“In 1919, just before Harry returned to Winnipeg, he made another hard decision. He decided that Winnie would stay at the London Zoo permanently. Harry was sad, but he knew Winnie would be happiest in the home she knew best.”

Winnie: The True Story of the Bear Who inspired Winnie-The-Pooh, written by Sally M Walker and Illustrated by Jonathan D Voss

Unforgettable Wild Blueberries

Summer of the Wolves

Image source: Wordery.com

Back in the late 1980s, while working in the boundary waters for the SCA as a teenaged volunteer worker, there was a weekend when the team took a canoe trip to an island, just for fun. Given we were living on an island and every trip to a work site required a canoe made the fact that we were canoeing to an island rather mundane – which is odd to think about, so many years later.

The ‘boundary waters’ is a term applied (by locals) to a very large area of water and land lying between the United States and Canada. It is used to refer to areas of Minnesota, Michigan and Wisconsin (on the USA side). Yet, the landscape has many similarities, across hundreds of miles. This novel is located in Minnesota, which is where I was located while working the ‘boundary waters,’ and some of the descriptions of the landscape and life in the outdoors reminded me of that summer in Superior National Forest and the Boundary Waters Canoe Area.

Which brings me back to the island. To get to a specific hillside, we had to canoe to the island itself, tie up the canoes, hike in, tie our shoes and supplies in bags held onto our heads and swim across this amazingly beautiful still-water (and extremely deep) lake. It was a short swim and the water felt wonderful. On the other side was a hillside covered in blueberry bushes and we spent most of the afternoon just relaxing and collecting blueberries.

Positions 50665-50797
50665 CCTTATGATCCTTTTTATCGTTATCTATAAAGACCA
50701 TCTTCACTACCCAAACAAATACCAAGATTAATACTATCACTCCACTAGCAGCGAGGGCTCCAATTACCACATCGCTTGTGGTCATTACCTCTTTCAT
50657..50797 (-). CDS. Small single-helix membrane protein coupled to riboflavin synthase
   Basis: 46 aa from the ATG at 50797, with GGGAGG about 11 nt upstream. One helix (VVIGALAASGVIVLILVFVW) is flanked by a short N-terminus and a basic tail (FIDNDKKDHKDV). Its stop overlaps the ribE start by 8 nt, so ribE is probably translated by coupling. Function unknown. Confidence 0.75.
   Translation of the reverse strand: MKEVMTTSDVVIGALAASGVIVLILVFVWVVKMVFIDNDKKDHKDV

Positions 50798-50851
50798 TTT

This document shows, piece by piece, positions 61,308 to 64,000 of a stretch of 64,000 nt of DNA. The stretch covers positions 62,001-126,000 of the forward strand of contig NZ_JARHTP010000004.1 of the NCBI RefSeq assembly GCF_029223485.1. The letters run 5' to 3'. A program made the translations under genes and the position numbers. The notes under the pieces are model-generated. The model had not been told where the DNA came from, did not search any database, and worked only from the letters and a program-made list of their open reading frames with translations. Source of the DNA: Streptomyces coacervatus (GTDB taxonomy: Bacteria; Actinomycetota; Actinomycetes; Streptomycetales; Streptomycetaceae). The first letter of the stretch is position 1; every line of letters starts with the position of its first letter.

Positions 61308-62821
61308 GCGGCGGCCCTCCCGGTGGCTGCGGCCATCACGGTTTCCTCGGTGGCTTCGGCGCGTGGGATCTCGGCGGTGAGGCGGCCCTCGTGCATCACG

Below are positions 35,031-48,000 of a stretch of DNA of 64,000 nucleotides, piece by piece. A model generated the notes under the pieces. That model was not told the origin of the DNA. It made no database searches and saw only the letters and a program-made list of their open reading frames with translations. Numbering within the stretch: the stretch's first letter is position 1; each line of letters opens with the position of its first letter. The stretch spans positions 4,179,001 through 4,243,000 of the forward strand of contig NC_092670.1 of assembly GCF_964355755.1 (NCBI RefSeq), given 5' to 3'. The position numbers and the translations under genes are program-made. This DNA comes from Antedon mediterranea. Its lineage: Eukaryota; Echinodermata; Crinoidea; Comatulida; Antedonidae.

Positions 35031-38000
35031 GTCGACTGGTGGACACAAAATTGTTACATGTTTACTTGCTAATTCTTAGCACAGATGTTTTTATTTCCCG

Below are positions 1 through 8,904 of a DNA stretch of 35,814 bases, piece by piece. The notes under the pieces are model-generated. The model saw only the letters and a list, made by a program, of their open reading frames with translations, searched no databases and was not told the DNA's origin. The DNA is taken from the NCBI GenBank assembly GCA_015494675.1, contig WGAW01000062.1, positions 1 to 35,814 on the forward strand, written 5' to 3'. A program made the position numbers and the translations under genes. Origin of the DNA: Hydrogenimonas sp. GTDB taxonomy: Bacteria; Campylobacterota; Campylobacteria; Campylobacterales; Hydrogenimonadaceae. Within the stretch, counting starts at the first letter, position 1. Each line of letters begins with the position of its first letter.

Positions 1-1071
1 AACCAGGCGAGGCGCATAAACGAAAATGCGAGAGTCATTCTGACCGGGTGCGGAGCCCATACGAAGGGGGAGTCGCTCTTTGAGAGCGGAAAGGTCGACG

When I read the following quote, I immediately remembered the island, the swim and the blueberries. Everything described below made me think ‘yeah, I know that.’

QUOTE:

He picked a handful for both of them to see. Blueberries. Small ones. These were like the green berries she had seen on the Big Island, except they were blue. A whole hillside of blue. Nika put one in her mouth. The taste was sharp and sweet, better than the fat puffy blueberries from the store. Ian laughed as he watched her face. The three of them went to work. For a long time there was no sound except the drumming of blueberries onto the bottoms of aluminum pots. Nika moved to a new patch of little bushes heavy with berries, eating most of what she picked. Ian looked her way as she stuffed another handful in her mouth, as though she were unwrapping a gift he’d given her. He smiled, then returned to picking. She was blown away that the blueberries just grew here. Nobody planted them. Maybe they had been growing here for a thousand years. Or more. Eagerly she began filling her own pot.

Summer of The Wolves by Polly Carlson-Voiles